Microservices and the First Law of Distributed Objects

When I wrote Patterns of Enterprise Application Architecture, I coined what I called the First Law of Distributed Object Design: "don't distribute your objects". In recent months there's been a lot of interest in microservices, which has led a few people to ask whether microservices are in contravention to this law, and if so why I am in favor of them?

It's important to note that in this first law statement, I use the phrase "distributed objects". This reflects an idea that was rather in vogue in the late '90s early '00s but since has (rightly) fallen out of favor. The idea of distributed objects is that you could design objects and choose to use these same objects either in-process or remote, where remote might mean another process in the same machine, or on a different machine. Clever middleware, such as DCOM or a CORBA implementation, would handle the in-proces/remote distinction so your system could be written and you could break it up into processes independently of how the application was designed.

My objection to the notion of distributed objects was although you can encapsulate many things behind object boundaries, you can't encapsulate the remote/in-process distinction. An in-process function call is fast and always succeeds (in that any exceptions are due to the application, not due to the mere fact of making the call). Remote calls, however, are orders of magnitude slower, and there's always a chance that the call will fail due to a failure in the remote process or the connection. 

The consequence of this difference is that your guidelines for APIs are different. In process calls can be fine-grained, if you want 100 product prices and availabilities, you can happily make 100 calls to your product price function and another 100 for the availabilities. But if that function is a remote call, you're usually better off to batch all that into a single call that asks for all 100 prices and availabilities in one go. The result is a very different interface to your product object. Consequently you can't take the same class (which is primarily about interface) and use it transparently in an in-process or remote manner.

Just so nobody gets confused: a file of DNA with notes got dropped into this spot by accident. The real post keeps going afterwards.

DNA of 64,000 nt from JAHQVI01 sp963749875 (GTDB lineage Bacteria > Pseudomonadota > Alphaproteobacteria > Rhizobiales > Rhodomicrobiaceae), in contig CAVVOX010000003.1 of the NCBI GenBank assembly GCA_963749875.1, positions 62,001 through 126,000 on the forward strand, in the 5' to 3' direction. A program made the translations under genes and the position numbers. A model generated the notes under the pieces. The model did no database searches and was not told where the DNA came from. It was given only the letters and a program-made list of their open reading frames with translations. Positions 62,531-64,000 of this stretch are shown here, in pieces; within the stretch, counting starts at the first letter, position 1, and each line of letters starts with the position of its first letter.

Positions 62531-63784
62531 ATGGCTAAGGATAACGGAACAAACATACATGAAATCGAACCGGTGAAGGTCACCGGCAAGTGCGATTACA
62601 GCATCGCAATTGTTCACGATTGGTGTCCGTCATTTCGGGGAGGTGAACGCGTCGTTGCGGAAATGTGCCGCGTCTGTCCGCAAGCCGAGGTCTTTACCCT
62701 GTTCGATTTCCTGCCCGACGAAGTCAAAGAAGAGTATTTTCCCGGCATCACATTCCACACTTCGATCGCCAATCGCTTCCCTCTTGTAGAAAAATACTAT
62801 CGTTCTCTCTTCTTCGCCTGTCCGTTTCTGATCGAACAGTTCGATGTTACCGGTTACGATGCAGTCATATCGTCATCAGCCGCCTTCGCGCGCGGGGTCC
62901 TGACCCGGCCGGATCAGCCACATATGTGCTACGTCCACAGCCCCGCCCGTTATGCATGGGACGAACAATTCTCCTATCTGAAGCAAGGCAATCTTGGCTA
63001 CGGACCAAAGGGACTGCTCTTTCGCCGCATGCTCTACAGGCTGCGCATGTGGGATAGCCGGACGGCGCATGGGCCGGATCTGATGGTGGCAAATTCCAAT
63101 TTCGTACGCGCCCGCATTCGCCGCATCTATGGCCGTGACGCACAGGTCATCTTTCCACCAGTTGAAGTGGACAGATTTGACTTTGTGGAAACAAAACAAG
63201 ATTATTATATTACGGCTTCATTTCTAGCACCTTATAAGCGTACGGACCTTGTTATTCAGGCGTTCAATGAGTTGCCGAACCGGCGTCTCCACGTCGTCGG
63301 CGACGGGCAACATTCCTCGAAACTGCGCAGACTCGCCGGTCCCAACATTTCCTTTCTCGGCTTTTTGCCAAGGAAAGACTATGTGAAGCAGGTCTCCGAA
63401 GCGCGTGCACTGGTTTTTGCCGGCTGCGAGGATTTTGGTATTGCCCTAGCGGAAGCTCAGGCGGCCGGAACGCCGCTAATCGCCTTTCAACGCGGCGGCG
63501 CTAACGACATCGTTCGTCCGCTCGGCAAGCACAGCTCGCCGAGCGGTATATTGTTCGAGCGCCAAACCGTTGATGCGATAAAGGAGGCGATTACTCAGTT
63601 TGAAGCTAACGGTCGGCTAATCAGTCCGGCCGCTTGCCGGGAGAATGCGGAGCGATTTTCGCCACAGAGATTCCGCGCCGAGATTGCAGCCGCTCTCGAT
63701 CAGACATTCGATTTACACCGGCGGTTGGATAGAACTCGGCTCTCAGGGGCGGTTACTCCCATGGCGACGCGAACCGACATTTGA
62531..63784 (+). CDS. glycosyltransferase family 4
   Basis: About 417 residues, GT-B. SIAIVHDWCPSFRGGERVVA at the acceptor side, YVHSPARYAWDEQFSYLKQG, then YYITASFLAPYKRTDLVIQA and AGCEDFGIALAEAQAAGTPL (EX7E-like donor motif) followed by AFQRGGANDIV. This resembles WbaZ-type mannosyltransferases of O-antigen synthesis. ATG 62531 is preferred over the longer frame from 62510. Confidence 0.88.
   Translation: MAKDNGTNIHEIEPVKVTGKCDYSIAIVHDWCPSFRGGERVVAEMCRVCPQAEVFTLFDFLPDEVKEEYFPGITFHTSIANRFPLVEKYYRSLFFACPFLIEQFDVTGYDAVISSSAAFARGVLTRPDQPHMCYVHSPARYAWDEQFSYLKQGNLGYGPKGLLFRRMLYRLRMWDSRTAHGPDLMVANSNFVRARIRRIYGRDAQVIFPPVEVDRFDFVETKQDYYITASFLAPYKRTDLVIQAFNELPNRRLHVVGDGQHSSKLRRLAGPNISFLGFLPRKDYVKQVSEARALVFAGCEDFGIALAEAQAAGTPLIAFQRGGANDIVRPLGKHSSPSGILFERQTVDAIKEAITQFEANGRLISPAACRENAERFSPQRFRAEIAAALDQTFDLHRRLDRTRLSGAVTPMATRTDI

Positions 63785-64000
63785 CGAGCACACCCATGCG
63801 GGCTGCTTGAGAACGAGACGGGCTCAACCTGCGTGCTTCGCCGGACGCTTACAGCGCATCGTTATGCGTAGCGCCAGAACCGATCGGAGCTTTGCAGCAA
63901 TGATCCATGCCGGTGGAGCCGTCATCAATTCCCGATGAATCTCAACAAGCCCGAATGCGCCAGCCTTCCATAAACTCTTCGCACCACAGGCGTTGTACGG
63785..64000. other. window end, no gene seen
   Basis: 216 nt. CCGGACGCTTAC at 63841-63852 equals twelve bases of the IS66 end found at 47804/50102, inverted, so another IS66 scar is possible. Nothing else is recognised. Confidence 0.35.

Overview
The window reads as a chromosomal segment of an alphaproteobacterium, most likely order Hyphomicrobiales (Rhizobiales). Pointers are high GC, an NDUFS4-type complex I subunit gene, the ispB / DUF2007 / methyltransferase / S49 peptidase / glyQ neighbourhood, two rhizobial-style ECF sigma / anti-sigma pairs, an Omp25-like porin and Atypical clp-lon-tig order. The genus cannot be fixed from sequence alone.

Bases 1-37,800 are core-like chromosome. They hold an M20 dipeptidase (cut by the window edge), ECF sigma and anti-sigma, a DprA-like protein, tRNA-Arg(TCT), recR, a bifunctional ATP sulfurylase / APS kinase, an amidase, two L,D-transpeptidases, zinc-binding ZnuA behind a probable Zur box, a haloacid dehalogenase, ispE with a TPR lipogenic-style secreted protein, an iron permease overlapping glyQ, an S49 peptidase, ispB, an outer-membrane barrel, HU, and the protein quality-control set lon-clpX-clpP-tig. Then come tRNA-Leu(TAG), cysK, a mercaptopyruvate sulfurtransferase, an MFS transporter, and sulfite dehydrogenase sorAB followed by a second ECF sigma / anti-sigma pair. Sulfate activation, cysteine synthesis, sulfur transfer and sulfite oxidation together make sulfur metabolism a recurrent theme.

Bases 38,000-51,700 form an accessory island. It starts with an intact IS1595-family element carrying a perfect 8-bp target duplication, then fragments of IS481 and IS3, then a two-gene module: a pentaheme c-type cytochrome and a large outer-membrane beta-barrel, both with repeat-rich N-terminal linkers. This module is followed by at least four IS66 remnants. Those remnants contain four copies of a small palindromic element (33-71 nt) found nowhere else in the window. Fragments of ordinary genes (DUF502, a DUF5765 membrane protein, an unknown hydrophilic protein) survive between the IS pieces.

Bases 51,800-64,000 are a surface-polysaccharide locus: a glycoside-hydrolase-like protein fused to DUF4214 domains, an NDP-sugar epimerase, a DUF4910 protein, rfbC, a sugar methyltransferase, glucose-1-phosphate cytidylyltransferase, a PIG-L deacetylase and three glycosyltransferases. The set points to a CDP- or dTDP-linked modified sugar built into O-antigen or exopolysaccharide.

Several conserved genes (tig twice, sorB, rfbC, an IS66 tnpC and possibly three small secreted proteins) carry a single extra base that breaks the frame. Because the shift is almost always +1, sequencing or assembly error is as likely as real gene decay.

The microservice-advocates I've talked to are very aware of this distinction, and I've not heard any of them talk about in-process/remote transparency. So they aren't trying to do what distributed objects were trying to do, and thus don't violate the first law. Instead they advocated coarse-grained interactions with documents over HTTP or lightweight messaging.

So in essence, there is no contradiction between my views on distributed objects and advocates of microservices. Despite this essential non-conflict, there is another question that is now begging to be asked. Microservices imply small distributed units that communicate over remote connections much more than a monolith would do. Doesn't that contravene the spirit of the first law even if it satisfies the letter of it?

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